Subsistence and Commercial Activities. The Yukon Ingalik were primarily subsistence fishermen, supplementing this by hunting and trapping caribou, moose, bear, and a variety of other fur-bearing animals. The predictable salmon runs permitted a more sedentary life and larger populations than among Athapaskan groups who relied on big game. The Kuskokwim Ingalik in aboriginal times stressed hunting more than did the Yukon Ingalik. Occupying winter villages from September through April, the Ingalik used nets and traps set in the ice to take a variety of fish. Caribou were hunted using the surround and fences, and fur bearers were trapped and snared for food, clothing, and trade. In April and May, Families moved inland to lakes for fishing and, following break-up of the ice, moved to summer fishing camps on the main streams. Here they used a variety of traps, nets, and weirs to take quantities of salmon and whitefish, which they dried for winter use. By the late 1800s, possibly because of hunting pressure and use of the repeating rifle, caribou numbers Declined sharply. This forced an increased emphasis upon fishing, particularly on the Kuskokwim. By 1914, the European fish wheel had been introduced into the region and by the 1930s had largely replaced the use of fish traps. In recent years paid employment, including fire-fighting and work at fish canneries, has provided a source of income.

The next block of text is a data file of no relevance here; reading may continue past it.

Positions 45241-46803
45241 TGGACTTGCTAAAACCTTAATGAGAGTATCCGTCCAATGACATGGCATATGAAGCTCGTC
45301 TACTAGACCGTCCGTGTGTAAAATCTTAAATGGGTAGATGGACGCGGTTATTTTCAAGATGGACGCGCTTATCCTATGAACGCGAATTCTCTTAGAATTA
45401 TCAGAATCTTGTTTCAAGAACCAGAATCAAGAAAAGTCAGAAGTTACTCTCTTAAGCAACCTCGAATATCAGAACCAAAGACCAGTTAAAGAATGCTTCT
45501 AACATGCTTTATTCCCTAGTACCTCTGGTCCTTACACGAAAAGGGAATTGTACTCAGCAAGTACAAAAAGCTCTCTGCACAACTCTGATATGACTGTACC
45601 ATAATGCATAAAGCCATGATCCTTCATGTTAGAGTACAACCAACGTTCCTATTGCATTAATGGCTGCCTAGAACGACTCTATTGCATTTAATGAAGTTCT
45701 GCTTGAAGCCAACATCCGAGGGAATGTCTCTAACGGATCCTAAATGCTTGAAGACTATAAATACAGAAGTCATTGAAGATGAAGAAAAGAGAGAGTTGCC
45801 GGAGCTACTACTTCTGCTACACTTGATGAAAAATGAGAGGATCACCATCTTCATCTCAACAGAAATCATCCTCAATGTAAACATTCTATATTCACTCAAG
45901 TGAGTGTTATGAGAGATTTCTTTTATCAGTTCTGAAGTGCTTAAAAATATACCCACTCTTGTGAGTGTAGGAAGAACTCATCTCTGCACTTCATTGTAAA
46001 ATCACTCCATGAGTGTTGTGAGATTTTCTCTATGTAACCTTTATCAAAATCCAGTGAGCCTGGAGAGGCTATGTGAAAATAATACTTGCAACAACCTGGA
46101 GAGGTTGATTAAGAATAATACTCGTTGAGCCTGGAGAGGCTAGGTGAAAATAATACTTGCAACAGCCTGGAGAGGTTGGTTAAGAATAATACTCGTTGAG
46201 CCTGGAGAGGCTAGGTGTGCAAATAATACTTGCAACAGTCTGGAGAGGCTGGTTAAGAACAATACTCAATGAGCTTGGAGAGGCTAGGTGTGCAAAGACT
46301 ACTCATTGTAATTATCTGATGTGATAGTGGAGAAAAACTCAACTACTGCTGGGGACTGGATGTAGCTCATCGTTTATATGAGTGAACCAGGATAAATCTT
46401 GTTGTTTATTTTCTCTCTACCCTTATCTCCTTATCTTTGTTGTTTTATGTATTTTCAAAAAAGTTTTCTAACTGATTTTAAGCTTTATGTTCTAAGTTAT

Industrial Arts. Traditional Ingalik crafts included extensive woodworking in the manufacture of containers, sleds, birchbark canoes, snowshoes, dwellings, and weapons. Simple pottery, some twined basketry, stone and bone tools, birchbark containers, tailored skin clothing, snares, nets, and fish traps were common products for use and trade.
Trade. Although the Ingalik traded with other groups, most exchange was with Eskimo. The Yukon Ingalik traded with the Eskimo of Norton Sound, exchanging wooden utensils and furs for beluga and seal oil, sealskins, and Siberian reindeer skins. Tobacco, tea, and metal tools reached the Ingalik via Siberian trade routes. The Kuskokwim Ingalik traded primarily with the Kuskowagamiut Eskimo downstream, exchanging furs and birchbark canoes for seal oil, sealskins, fish, and dentalium shells. During the Russian and early American period, metal tools, firearms, and cloth became increasingly significant as trade items. The availability of European trade goods led to a dependence upon the fur trade to acquire them, with significant changes in subsistence patterns and traditional social relations. The importance of trade tempered traditional hostilities between the Ingalik and their neighbors.
Division of Labor. Ingalik men were the primary providers, responsible for trading, most hunting, fishing, and the construction of dwellings, tools, sleds, and snowshoes. Both sexes cooperated in making birchbark canoes. Women snared small game and tended fish nets near the village, made clothing, prepared food, and manufactured pottery and baskets.
Land Tenure. Individuals and families had the right to occupy and use land within the territory of their village group. Rights to use certain fish-trapping and caribou-hunting sites belonged to families.